Six Great Children’s Gardens to Visit for Mother’s Day

Enough with the eggs Benedict! This year, build your own bird’s nest instead.

There are so very many different ways to fete the mom of your kiddies on Mother’s Day: breakfast in bed, a fancy brunch, takeout Chinese. Or you could make the whole fam happy with a visit to a children’s garden. It just so happens Temple landscape architecture professor Lolly Tai has a pretty new book out, The Magic of Children’s Gardens, and among the 19 American gardens it highlights are six — six! — within day-trip distance where your offspring can get up close and personal with the natural world instead of with an iPhone. Here they are, with a brief overview of the wonders they hold.

Entrance ramp at Longwood Gardens

Entrance ramp at Longwood Gardens. Photo | Longwood Gardens

1. The Longwood Gardens Indoor Children’s Garden

Note that key word: indoor. One of the best aspects of Longwood is that there’s plenty to see even if the weather is dicey. (Don’t miss the newly refurbished Grand Fountains, though, if it’s nice outside.) What, you don’t remember the Indoor Children’s Garden from when you were small? It only opened in 2007. You’ll find oversize animal sculptures, two mazes (bamboo and square), a grotto (!) with a Drooling Dragon, a water curtain with leaping water worms, birds and butterflies … Landscape designer Tres Fromme planned the garden — influenced by the Park of the Monsters in Italy — to give the impression that no adults are allowed. It’s blessedly short on “educational” features and big on discovery and fun. (Longwood has an outdoor garden aimed at munchkins, too.)

The Faerie Cottage at Winterthur’s Enchanted Woods. Photo | Rob Cardillo

2. Enchanted Woods at Winterthur Museum, Garden and Library

Perfect for those obsessed with fairies, princes and princesses and happily-ever-after — and really, who isn’t? The Enchanted Woods were built beneath an existing canopy of mature trees so they’d look as if they’d been here forever. At the center is the Faerie Cottage; there’s also a Fairy Flower Labyrinth, Story Stones, a reflecting pool, a serpentine path, a giant bird’s nest, a pretend tearoom, a real tree house and the Green Man’s Lair. Oh, did we mention the Maypole? You can relax on a swing, a fairy throne or a convenient tree stump bench while the little ones explore. Designed to be less a playground and more a peaceful refuge.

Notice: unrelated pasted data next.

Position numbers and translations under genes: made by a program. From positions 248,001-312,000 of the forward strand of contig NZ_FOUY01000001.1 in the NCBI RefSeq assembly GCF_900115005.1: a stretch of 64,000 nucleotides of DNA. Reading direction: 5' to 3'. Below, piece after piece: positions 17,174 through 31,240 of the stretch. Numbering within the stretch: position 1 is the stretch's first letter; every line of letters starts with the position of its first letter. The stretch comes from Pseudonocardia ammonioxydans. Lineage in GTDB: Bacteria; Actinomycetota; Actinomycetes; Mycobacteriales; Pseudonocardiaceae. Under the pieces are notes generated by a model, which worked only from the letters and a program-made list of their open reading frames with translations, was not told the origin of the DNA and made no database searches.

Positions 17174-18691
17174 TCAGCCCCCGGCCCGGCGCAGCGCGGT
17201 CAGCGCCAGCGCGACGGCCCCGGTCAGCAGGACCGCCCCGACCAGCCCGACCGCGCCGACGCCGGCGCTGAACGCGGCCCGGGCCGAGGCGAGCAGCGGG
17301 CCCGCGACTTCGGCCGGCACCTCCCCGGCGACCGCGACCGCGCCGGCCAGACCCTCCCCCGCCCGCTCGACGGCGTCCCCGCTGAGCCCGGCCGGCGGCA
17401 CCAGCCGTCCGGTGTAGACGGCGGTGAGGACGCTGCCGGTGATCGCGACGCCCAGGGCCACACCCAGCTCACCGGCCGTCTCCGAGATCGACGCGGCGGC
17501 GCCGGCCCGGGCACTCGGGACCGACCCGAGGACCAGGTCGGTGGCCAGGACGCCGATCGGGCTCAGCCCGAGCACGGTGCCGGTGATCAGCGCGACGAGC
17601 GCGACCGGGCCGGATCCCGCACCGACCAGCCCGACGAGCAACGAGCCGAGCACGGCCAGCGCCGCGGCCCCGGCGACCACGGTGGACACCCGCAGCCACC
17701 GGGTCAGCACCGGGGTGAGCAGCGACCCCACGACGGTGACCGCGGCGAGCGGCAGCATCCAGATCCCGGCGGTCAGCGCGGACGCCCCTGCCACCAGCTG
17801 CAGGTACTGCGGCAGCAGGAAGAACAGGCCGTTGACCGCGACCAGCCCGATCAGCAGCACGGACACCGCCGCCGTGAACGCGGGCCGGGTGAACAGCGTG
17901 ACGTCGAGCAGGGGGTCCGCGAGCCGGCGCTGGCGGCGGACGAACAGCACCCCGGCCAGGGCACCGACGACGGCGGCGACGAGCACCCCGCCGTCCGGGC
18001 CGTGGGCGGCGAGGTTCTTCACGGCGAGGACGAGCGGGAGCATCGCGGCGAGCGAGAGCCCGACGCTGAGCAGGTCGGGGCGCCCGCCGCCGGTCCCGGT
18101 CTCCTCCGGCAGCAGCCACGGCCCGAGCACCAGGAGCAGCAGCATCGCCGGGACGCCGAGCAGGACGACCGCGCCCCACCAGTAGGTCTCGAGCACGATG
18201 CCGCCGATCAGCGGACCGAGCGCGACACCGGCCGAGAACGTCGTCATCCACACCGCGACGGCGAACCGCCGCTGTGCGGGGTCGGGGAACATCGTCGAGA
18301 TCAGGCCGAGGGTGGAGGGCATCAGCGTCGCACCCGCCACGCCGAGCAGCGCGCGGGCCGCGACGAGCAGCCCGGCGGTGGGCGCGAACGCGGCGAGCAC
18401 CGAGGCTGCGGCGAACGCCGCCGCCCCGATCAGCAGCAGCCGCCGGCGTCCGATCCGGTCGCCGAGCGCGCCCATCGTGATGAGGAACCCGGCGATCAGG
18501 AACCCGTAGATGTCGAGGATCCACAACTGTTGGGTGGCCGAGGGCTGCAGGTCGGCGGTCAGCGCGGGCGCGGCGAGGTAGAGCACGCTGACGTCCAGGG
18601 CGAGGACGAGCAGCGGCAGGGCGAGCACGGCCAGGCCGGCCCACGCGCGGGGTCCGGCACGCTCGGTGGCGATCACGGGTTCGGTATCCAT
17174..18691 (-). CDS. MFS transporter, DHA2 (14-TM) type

Winding path through the meadow toward the marsh at the Brooklyn Botanical Garden. Photo courtesy Temple University Press

The winding path through the meadow toward the marsh at Brooklyn Botanic Garden’s Discovery Garden. Photo | Lexi Van Valkenburgh

3. Brooklyn Botanic Garden’s Discovery Garden

The garden gates here have been open since 1914; Brooklyn Botanic has the oldest continuously used children’s garden in the world. But the Discovery Garden, for kids ages two through 12, only opened in 2015, informed by a century of observation of how children interact with the world around them. There are three main ecosystems — meadow, marsh and woodland — to explore via winding paths, plus a fruit-and-veggie plot, a place to build your own bird’s nest, an insect hotel, sound boxes that serve up wildlife sounds, plus science tables and activity stations. The hand pump and giant wood pavers should wear kids out enough that they’ll sleep all the way home.